Asking a roommate to move out
Resolving custody or visitation issues with an ex-spouse
Dealing with a rebellious teen
Talking to a team member who isn't keeping commitments
Discussing problems with sexual intimacy
Confronting a loved one about a substance abuse problem
Talking to a colleague who is hoarding information or resources
Giving an unfavorable performance review
Asking in-laws to quit interfering
Talking to a coworker about a personal hygiene problem
OUR AUDACIOUS CLAIM
Let's say that either you avoid tough issues or when you do bring them up,
you're on your worst behavior. What's the big deal? How high are the stakes
anyway? Do the consequences of a fouled-up conversation extend beyond the
conversation itself? Should you worry?
Actually, the effects of conversations gone bad can be both devastating and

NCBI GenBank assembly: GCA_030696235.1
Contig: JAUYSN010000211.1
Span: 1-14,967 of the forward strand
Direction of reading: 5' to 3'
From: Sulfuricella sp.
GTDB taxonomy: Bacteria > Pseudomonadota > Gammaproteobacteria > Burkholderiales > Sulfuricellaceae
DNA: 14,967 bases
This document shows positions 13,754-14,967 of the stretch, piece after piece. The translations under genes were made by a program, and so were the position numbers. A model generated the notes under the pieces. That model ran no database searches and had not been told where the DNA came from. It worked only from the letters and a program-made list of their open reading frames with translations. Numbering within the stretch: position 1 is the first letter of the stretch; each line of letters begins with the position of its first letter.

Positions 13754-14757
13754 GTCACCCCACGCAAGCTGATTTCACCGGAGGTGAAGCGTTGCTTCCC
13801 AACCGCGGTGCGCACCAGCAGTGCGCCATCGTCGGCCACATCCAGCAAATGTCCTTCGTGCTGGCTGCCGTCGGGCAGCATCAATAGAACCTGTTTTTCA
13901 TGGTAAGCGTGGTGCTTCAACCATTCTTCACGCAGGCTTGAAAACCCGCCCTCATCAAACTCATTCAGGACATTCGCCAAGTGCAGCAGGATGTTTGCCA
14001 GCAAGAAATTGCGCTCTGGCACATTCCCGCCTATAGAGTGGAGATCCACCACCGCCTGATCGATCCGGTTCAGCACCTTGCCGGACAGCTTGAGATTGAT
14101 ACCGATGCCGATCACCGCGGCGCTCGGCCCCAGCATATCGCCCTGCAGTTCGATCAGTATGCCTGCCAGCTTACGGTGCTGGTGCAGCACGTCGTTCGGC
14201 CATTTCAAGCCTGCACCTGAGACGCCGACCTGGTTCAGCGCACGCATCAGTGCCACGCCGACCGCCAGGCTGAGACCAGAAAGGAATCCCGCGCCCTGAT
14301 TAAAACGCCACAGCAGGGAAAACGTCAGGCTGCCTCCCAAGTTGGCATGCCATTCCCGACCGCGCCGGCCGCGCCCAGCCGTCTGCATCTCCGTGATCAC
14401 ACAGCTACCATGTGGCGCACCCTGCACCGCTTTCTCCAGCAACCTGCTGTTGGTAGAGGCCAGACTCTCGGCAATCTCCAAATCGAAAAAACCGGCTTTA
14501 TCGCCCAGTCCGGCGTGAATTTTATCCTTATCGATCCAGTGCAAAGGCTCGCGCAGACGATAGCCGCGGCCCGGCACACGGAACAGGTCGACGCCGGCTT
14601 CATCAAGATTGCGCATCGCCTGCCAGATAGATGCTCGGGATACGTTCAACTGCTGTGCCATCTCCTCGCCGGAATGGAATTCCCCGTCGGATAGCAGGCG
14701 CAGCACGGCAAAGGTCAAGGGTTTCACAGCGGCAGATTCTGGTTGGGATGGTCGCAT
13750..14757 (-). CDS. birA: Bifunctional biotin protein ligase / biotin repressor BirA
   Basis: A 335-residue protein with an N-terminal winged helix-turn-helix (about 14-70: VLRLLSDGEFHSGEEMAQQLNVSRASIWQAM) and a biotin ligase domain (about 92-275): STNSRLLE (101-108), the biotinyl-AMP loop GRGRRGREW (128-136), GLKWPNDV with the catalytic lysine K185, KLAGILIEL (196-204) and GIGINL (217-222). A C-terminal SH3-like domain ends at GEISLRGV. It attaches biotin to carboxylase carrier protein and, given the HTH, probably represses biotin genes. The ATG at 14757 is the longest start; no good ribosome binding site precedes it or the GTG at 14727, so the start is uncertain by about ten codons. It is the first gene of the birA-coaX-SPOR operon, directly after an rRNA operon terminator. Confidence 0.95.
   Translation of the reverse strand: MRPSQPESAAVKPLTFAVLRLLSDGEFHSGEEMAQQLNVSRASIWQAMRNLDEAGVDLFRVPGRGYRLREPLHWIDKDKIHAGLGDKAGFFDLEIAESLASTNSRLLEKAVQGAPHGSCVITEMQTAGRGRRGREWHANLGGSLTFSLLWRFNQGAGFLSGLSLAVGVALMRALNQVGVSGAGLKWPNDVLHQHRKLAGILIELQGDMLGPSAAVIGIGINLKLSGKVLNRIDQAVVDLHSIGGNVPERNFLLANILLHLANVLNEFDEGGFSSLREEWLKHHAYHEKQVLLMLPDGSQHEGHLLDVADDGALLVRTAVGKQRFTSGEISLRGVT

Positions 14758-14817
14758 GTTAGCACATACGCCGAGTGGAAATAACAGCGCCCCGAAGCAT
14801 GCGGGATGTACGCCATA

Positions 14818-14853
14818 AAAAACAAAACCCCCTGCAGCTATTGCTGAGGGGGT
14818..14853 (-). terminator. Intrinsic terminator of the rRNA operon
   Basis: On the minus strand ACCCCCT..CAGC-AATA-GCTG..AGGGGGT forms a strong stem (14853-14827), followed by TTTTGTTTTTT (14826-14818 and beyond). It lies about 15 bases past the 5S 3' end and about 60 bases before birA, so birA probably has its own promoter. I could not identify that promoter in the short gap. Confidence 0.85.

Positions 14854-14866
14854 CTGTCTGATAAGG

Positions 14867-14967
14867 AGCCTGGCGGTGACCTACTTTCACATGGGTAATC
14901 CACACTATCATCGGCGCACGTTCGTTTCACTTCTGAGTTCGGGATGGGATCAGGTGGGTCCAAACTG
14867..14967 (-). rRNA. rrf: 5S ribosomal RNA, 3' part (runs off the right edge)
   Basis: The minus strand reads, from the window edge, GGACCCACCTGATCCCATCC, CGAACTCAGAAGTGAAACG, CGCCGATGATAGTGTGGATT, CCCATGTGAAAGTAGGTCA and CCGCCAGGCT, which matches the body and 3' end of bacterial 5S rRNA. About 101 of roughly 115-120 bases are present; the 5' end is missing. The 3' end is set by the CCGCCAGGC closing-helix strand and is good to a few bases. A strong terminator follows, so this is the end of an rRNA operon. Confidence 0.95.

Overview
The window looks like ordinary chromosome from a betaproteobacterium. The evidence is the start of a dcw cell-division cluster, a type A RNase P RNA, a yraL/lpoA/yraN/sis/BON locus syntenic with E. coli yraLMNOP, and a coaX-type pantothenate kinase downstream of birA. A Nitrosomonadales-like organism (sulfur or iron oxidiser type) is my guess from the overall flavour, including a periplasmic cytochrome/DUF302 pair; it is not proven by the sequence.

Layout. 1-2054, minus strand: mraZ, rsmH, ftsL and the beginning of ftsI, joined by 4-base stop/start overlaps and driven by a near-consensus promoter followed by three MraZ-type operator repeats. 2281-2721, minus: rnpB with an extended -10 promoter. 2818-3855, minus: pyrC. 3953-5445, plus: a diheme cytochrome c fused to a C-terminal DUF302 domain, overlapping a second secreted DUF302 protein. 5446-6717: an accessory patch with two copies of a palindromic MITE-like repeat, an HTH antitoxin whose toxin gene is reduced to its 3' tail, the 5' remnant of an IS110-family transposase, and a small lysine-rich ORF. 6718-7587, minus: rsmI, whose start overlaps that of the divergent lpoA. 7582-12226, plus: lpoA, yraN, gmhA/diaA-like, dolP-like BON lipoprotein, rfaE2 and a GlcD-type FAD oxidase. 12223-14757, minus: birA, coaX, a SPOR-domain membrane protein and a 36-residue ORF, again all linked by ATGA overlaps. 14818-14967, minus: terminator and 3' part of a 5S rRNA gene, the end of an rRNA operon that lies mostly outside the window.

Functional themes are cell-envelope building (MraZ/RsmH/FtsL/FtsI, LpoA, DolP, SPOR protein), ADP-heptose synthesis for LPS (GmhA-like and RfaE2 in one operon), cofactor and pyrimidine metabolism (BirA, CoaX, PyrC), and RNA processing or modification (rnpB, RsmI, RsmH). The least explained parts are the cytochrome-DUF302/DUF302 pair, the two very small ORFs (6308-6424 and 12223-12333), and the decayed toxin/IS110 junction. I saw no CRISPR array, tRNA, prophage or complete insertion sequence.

far reaching. Our research has shown that strong relationships, careers,
organizations, and communities all draw from the same source of power-the
ability to talk openly about high-stakes, emotional, controversial topics.
So here's the audacious claim. Master your crucial conversations and you'll
kick-start your career, strengthen your relationships, and improve your health.
As you and others master high-stakes discussions, you'll also vitalize your organization and your community.
Kick-Start Your Career
Could the ability to master crucial conversations help your career? Absolutely. Twenty-five years of research with twenty thousand people and
hundreds of organizations has taught us that individuals who are the most